Welcome to EAT, a special publication dedicated to covering Charlotte's dining scene.
As we put together this inaugural issue, we learned one important lesson that we'll remember for next time around: Compiling and editing an extensive list of restaurants will directly influence your cravings, especially if you haven't eaten lunch. In the span of an hour, I longed for the Hangover Burger (with potato bacon hash, cheddar cheese, grilled onions, a fried egg and Bangburger sauce) from Bang Bang; some slurps of a steamy, fragrant bowl of pho from Lang Van; a few nibbles from a cheese plate, accompanied by a glass of red, at Wooden Vine; and just one bite (or three) of the succulent seasonal catch at Halcyon while seated on the patio.
That hard-earned lesson is part of the reason I'm baffled as to why Charlotte's food scene gets overlooked time and again. In early August, Southern Living came out with a list of the 100 best restaurants in the South. None of our local restaurants were featured.
I'd like to think the writer might have a crazy ex who resides here, and she avoided visiting Charlotte completely. With the fierce growth of dining options here, as explored by Keia Mastrianni, many of them helmed by top-notch talent, the exclusion had to have been intentional.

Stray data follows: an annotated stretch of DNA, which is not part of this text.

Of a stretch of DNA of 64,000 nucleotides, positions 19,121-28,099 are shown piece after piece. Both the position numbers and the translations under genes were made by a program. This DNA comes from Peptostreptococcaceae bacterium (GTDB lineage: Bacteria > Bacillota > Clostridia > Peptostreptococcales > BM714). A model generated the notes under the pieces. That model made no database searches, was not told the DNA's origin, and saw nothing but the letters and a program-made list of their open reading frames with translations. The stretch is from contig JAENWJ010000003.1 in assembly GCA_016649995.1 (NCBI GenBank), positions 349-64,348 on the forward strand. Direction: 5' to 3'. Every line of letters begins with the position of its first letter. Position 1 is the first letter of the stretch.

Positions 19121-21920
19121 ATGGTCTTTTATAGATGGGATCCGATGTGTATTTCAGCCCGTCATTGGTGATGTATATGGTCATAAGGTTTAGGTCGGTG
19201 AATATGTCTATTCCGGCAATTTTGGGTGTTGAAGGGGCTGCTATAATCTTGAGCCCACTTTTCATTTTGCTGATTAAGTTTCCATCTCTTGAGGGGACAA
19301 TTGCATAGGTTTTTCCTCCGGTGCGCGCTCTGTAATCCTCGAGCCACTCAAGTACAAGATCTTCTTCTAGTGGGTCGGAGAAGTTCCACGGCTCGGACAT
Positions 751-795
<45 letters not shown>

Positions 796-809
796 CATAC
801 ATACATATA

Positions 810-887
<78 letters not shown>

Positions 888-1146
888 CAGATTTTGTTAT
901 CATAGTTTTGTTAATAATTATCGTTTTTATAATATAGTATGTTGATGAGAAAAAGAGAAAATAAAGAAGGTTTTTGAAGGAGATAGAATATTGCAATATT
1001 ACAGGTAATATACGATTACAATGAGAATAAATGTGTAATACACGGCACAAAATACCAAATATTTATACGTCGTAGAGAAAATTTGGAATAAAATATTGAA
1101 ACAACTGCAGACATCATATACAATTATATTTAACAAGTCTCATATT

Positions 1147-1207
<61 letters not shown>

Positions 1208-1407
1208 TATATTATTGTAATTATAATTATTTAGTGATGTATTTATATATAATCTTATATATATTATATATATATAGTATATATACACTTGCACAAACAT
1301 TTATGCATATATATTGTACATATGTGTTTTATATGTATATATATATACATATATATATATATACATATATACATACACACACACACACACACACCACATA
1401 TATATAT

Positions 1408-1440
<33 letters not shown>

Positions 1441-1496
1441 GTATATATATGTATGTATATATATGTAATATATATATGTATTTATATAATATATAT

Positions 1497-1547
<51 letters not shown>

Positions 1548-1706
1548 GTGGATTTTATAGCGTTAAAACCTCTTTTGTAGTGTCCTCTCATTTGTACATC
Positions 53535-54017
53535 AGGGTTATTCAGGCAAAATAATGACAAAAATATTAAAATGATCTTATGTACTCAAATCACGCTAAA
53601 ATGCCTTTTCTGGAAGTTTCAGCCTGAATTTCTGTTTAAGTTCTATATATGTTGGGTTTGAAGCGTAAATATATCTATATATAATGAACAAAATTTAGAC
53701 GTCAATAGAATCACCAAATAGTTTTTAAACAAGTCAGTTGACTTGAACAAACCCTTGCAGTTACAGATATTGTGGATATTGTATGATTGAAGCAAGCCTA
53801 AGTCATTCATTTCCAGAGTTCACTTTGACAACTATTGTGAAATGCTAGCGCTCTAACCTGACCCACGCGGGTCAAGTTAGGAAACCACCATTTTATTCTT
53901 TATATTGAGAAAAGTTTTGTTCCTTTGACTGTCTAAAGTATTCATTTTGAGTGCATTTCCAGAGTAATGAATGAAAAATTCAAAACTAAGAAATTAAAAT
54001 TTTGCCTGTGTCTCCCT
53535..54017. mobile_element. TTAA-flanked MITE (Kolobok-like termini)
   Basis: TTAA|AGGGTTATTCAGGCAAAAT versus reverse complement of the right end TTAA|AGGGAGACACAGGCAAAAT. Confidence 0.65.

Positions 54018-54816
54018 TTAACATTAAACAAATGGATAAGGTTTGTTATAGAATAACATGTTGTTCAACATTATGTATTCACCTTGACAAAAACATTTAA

No matter. The local food scene will continue to thrive, whether it's recognized nationally or not, because of the people working to support it.
Like the farmers who grow and produce what ends up on your glistening white plate. We asked Carlea Farms' Leah Wagner and three other local farmers to share some seasonal recipes using the best of our flourishing local agriculture. (We can't wait to find October beans so we can try out the farm casserole.)
Like Bryan Diliberto of ProChef USA. He's the guy many area restaurants use to sharpen their knives. A sharp blade can make a world of difference in the kitchen. Read about him here.
Like the talented mixologists and beverage directors who invest time in creating cocktails that are not only innovative, but good for us, too. The five drinks we feature in this story give a new, or old, meaning to raising a glass to your health.
Like you: diners who enjoy an inspired meal in one of the city's many independently owned restaurants.
We hope you enjoy this restaurant guide and continue to support Charlotte's burgeoning dining culture. No matter what Southern Living says or doesn't say, we've got plenty of delicious offerings to talk about.
— Kimberly Lawson, editor